Source: The Economic Collapse blog, by Michael Snyder
Is the U.S. economy about to get slammed by a major recession? According to Gallup, U.S. economic confidence has soared to the highest level ever recorded, but meanwhile a whole host of key economic indicators are absolutely screaming that a new recession is beginning. And if the U.S. economy does officially enter recession territory in 2017, it certainly won’t be a shock, because the truth is that we are well overdue for one. Donald Trump has inherited quite an economic mess from Barack Obama, and it was probably inevitable that we were headed for a significant economic downturn no matter who won the election.
One of the key indicators to watch is average weekly hours. When the economy shifts into recession mode, employers tend to start cutting back hours, and that is happening right now. In fact, as Graham Summers has pointed out, we just witnessed the largest percentage decline in average weekly hours since the recession of 2008…
In addition to the decline in hours, Summers has suggested that there are a number of other reasons to believe that a new recession is here…
The fact is that the GDP growth of 4%-5% is not just around the corner. The US most likely slid into recession in the last three months. GDP growth collapsed in 4Q16, with a large portion of the “growth” coming from accounting gimmicks.
Consider the following:
- Tax receipts indicate the US is in recession.
- Gross private domestic investment indicates were are in a recession.
- Retailers are showing that the US consumer is tapped out (see AMZN’s recent miss).
- UPS, another economic bellweather, dramatically lowered 2017 forecasts.
To me, even more alarming is the tightening of lending standards. In our debt-based economy, the flow of credit is absolutely critical to economic growth, and when credit starts to get tight that almost always leads to a recession.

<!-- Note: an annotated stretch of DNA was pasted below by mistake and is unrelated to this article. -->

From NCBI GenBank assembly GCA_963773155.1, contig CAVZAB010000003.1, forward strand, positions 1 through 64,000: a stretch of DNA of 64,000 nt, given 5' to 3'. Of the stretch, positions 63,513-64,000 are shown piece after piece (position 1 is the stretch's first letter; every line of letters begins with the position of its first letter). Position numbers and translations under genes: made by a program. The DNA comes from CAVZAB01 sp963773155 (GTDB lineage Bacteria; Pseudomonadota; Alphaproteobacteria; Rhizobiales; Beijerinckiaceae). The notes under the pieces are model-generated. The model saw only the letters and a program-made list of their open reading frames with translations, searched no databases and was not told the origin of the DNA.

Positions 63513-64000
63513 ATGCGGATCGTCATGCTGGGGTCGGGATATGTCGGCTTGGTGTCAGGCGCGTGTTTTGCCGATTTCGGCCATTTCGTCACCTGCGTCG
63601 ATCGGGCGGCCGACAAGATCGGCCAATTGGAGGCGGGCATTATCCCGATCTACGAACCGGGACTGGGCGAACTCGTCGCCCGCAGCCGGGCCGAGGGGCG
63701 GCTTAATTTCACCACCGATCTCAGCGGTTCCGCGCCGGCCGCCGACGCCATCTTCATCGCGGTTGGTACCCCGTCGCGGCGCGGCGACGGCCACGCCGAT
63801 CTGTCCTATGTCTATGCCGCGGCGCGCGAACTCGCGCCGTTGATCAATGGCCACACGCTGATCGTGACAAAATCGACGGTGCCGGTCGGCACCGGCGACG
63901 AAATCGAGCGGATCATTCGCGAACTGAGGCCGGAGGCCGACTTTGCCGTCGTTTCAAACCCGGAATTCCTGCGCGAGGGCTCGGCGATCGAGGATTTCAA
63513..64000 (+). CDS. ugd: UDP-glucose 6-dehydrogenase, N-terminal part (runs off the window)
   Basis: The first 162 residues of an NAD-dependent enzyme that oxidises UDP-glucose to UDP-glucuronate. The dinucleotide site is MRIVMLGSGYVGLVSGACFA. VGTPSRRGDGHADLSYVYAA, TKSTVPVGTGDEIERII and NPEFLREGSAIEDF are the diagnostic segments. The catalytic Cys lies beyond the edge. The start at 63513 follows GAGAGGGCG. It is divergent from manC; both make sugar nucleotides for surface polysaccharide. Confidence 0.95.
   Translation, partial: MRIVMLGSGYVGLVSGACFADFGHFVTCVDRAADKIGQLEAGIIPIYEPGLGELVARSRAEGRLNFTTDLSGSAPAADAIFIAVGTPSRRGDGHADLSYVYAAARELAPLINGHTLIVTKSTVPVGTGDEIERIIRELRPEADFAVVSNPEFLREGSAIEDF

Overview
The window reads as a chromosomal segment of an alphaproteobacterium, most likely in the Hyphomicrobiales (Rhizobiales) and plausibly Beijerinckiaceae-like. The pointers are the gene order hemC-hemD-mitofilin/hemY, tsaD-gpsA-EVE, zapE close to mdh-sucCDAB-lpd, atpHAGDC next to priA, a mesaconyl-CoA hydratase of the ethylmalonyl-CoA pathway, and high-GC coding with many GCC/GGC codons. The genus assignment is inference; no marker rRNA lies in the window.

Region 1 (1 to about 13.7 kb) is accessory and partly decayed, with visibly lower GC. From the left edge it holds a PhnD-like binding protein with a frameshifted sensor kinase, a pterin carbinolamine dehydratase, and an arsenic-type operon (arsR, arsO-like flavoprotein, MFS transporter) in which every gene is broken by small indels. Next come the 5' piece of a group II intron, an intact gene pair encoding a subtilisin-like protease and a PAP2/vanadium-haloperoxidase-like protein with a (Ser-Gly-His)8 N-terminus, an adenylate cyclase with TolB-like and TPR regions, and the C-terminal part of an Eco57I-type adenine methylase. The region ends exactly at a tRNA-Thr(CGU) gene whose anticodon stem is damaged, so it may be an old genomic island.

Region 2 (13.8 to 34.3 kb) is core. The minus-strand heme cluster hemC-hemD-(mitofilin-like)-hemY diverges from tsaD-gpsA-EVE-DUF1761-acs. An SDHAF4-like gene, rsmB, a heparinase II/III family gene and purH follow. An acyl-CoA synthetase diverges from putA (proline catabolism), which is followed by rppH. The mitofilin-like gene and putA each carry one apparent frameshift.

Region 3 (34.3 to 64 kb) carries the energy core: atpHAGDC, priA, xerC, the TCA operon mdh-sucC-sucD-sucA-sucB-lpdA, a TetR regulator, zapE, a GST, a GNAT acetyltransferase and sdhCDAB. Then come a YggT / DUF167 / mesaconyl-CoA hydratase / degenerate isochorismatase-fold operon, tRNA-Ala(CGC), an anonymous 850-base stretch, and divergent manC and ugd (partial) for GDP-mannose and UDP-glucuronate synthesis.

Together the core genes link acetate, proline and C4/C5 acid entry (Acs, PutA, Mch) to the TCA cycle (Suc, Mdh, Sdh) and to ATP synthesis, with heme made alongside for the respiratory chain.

So the fact that lending standards have now tightened for medium and large sized firms for six quarters in a row is very bad news. The following comes from Business Insider…
“Although modest over the past couple of quarters, it is still worth noting that this is now the sixth quarter in succession that standards have tightened for large and medium sized firms,” Deutsche Bank economist Jim Reid wrote in a research note to clients.
“This usually only happens in recessions.”
Reid is 100 percent correct on this point. This is precisely the kind of thing that we would expect to see if a new recession was beginning, and if this trend continues it is hard to imagine that the U.S. economy will be able to continue to grow.
And it is interesting to note that job growth at S&P 500 companies has gone negative for the first time since the last recession, and so large firms are definitely starting to feel the pressure.
Simultaneously, lending standards are also tightening up for consumers…
“The most notable tightening in standards though was in consumer loans,” the Fed said. “During the quarter, banks reported an 8.3% net tightening in credit standards for credit cards and 11.6% net tightening for auto loans.”
US consumer spending accounts for more than two-thirds of economic activity and is thus a key driver of growth in the world’s largest economy.
Those numbers for credit cards and auto loans are major red flags.
It is very simple. Tighter credit means less economic activity which means slower economic growth. The U.S. economy grew at a dismal 1.9 percent annual rate during the 4th quarter of 2016, and it would be absolutely no surprise if we end up with a negative number for the first quarter of 2017.
One of the big reasons why lending standards are tightening is because bankruptcies are rising.
As I reported the other day, consumer bankruptcies just rose on a year-over-year basis in back to back months for the first time in almost seven years. Commercial bankruptcies had already been rising on a year-over-year basis throughout 2016, and so the fact that consumer bankruptcies have now joined the party is a very bad sign.
And we have also just learned that real median household income declined in 2016…
Categories: Financial/Societal Collapse and Dependence